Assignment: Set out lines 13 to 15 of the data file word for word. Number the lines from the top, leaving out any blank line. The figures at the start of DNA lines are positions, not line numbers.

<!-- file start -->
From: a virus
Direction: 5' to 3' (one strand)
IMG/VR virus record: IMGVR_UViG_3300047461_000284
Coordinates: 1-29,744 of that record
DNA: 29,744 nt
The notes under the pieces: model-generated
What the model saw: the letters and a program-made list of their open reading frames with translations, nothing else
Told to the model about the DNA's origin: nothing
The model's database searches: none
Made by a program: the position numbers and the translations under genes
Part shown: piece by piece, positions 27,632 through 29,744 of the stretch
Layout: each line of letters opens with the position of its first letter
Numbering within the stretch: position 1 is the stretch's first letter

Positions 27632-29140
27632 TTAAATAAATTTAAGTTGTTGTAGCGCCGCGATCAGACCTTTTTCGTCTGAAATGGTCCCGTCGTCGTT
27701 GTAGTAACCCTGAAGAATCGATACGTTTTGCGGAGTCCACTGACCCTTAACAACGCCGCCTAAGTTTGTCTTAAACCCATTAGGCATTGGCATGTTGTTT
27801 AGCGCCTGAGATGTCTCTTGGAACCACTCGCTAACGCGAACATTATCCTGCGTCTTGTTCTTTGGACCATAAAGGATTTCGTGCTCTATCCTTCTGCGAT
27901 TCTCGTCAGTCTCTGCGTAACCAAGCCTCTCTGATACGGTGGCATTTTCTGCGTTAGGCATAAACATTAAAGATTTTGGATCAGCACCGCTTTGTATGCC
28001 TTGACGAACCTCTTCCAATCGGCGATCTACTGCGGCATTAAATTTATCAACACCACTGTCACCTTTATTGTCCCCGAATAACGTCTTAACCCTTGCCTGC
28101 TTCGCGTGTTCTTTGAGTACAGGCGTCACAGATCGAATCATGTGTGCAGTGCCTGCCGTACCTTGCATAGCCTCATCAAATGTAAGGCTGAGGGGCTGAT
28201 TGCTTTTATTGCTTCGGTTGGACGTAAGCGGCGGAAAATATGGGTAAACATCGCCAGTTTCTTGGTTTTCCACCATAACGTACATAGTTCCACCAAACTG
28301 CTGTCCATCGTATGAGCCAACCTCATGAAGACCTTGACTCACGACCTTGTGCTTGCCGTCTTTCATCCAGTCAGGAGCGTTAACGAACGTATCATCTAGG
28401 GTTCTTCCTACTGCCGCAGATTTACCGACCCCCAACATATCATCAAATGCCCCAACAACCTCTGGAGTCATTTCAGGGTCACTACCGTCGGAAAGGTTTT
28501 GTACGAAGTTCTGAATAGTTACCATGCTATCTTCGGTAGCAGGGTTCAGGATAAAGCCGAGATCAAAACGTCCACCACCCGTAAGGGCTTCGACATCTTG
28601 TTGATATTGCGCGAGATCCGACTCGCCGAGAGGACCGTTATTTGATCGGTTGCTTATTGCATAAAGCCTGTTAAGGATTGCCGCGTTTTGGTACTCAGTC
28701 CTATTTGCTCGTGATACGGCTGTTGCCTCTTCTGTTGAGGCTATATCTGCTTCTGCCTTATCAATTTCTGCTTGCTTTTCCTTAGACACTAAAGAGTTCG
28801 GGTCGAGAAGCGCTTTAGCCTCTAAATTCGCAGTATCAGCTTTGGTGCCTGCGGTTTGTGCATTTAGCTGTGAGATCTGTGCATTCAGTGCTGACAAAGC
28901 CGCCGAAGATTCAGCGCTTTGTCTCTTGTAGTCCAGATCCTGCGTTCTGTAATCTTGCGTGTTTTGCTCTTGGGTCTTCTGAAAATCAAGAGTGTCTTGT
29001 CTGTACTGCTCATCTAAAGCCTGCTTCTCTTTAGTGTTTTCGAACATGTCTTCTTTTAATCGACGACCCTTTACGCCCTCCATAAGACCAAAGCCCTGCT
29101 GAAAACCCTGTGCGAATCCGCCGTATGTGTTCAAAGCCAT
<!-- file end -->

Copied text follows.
Numbering within the stretch: position 1 is the stretch's first letter

Positions 27632-29140
27632 TTAAATAAATTTAAGTTGTTGTAGCGCCGCGATCAGACCTTTTTCGTCTGAAATGGTCCCGTCGTCGTT